Fall lawn care

by Caroline Brown

Don’t put your garden tools in the garage just yet. There’s still time for a few more garden projects. If you have a lawn, preparing it for winter should be at the top of the list.

Re-seed & repair. Early fall is a good time to re-seed your lawn or to repair bare spots. (This can be done in the early spring as well.) The warm days and bountiful rain ensure root growth and grass has plenty of time to mature before the ground freezes. But it’s best to do it before the middle of September, or the new grass may be damaged this winter.

Re-seeding your entire lawn is a much bigger chore than repairing bare spots, but the process is the same. Dig up 4-5 inches of soil in the area to be reseeded or repaired, and remove any weeds, rocks and other debris.

Buy good quality grass seed. Don’t go for the cheap stuff at the local job lot—they often have inferior seeds or use varieties of seeds that aren’t appropriate for our growing region. Choose a high-quality variety that’s appropriate for the level of sun or shade in your yard.

Scatter seed in the bared area and rake it into the soil. Keeping the newly-seeded area watered is critical to grass root development and growth. Water it right after you seed, and if it doesn’t rain, water it thoroughly in the morning and evening for three weeks. Covering the area with straw helps the soil retain moisture, but it’s not a must—especially if there’s a chance that the straw isn’t clean and carries weed seeds.

After two or three weeks, you’ll notice that the seeds have germinated and the grass is growing. Don’t mow the grass until it’s at least three inches tall.

Water. If you’ve had a rainy early fall like we have here in Rhode Island, it’s not necessary to water an established lawn anymore. Too much water encourages grass growth, which can be damaged when it freezes.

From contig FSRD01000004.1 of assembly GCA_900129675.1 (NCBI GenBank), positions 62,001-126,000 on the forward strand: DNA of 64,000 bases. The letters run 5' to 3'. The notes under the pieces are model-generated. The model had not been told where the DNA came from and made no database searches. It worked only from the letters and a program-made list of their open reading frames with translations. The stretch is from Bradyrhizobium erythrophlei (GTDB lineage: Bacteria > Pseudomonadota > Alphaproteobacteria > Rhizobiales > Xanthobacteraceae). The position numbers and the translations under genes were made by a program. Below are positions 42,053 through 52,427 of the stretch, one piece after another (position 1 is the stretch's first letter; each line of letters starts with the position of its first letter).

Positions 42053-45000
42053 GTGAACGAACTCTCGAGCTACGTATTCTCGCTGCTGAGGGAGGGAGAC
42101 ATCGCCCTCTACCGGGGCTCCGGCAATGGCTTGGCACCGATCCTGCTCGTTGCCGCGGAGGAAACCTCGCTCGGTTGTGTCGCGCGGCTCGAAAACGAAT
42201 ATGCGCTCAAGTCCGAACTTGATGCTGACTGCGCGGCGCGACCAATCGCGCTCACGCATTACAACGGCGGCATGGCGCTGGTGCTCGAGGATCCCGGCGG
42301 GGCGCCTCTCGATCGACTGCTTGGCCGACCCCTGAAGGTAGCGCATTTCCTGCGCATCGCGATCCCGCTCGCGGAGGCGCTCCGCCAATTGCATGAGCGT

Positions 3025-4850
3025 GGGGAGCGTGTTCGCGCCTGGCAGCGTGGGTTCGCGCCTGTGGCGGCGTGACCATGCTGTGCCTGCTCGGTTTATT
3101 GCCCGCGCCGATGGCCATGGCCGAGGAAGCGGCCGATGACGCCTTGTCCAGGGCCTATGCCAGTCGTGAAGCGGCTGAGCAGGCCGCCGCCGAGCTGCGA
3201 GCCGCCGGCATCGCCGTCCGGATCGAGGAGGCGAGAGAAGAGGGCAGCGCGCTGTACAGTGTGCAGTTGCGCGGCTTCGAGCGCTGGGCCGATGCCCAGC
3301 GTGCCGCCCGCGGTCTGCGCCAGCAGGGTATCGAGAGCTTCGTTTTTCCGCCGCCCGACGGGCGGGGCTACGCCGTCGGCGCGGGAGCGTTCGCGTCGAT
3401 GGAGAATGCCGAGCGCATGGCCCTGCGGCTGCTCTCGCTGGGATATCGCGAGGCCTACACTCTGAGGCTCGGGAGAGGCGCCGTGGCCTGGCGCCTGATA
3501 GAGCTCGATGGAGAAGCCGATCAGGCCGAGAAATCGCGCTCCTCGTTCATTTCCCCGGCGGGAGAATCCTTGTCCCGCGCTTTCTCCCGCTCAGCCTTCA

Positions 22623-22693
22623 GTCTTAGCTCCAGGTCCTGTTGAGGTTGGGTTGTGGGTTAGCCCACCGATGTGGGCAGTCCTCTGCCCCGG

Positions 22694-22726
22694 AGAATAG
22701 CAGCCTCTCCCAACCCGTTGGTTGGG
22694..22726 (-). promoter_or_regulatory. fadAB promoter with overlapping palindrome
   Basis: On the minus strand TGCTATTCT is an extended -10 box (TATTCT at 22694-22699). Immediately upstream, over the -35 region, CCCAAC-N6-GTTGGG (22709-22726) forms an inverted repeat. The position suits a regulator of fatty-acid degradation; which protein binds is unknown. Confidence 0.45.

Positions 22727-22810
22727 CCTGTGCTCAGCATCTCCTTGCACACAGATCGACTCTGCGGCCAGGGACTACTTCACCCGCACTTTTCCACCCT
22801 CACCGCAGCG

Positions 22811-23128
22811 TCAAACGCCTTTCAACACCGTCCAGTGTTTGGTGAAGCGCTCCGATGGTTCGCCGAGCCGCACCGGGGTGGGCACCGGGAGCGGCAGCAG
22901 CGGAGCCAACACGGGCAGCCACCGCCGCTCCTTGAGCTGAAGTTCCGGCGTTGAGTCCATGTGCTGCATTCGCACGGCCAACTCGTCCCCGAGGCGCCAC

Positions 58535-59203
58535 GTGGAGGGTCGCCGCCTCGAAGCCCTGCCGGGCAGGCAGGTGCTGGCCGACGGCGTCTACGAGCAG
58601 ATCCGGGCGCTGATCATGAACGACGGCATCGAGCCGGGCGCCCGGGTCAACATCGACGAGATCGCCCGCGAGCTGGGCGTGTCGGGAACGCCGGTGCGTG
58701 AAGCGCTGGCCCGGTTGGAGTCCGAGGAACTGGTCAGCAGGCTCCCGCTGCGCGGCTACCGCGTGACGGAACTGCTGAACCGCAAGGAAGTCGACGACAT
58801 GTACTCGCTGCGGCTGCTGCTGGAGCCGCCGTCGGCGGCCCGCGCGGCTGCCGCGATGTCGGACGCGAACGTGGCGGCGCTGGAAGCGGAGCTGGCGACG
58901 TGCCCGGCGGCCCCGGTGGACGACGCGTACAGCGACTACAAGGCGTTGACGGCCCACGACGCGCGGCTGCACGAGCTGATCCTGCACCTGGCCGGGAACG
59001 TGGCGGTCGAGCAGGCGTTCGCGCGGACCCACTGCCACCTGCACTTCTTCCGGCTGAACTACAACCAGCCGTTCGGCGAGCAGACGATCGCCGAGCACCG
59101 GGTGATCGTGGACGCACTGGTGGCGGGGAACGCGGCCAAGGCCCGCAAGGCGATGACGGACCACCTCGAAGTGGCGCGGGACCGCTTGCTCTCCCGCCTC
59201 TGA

Whether you have an automatic irrigation system or you simply water using a hose and sprinkler, start reducing the weekly number of waterings now. Cut back now to two times a week and stop watering completely by mid-October.

Fertilize. If you haven’t fertilized your lawn since June or July, early fall is a great time for fertilizing with an organic fertilizer. Most local nurseries carry organic fertilizer, but if you can’t find any and must buy a chemically processed fertilizer, choose one that’s “slow-release.”

Organic and slow-release fertilizers release nutrients over a number of weeks, instead of dumping a big load of nutrients on your lawn all at once. It’s better to give grass nutrients over a period of many weeks, because anything that isn’t used right away will simply be washed from the soil.

Core Aeration. It’s a good idea to aerate your lawn every other year. It doesn’t have to be done in the fall; it can also be done in the spring.

Rent a core aeration machine—its blades dig into the soil and pull out “cores” of soil, grass, roots, and thatch. The holes it leaves behind allow water, fertilizer and air to circulate in the soil, enhancing growing conditions. Lawn aeration is especially helpful for yards with compacted soil.

Photo courtesy of University of Illinois Extension in Urban Illinois. Parts of this article were first published in the Kent County Daily Times.


6 Comments to “Fall lawn care”

  1. Wow, this lawn looks bleak!!!! Is it really that cold there already or was this taken somewhere else/previously?

    Stay warm!!! G 🙂

  2. I think this lawn is somewhere in Illinois, not sure what season…my digi.cam is still broken so I’m still borrowing photos! It’s cooler here but not that cold, at least not yet!

  3. In our area (Pacific Northwest), it doesnt rain in the summer, and the green-looking lawns are the ones that are watered (and usually, fertilized and chemically treated) all summer long. Not like the rainy summer of the Midwest and East. So the earth friendly lawns here are brown during the summer. Some would say that ‘brown is greener’ in this situation. Now that rain is starting, the lawn greens up. It does give a sense of season changing.

    I’ve been thinking about some of the ‘eco lawn’ seed mixes, and maybe plant that this fall.

    I do have a 10 foot by 10 foot ‘dog lawn’ that gets watered during the summer about once or twice weekly, to avoid killing the grass and keep the area smelling better. That DOES grow green, but obviously no fertilizer is needed there!

  4. Thanks for the Great Read Looking forward to more

  5. UI live in north Florida and they have water restriction here as well. It does seem that it takes a brown lawn to live green in this case.

  6. Intriguing post on winterizing a lawn during the autumn months. By scattering seed throughout any bared patches of grass found, growth may start to commence with a few weeks. Thanks for sharing.

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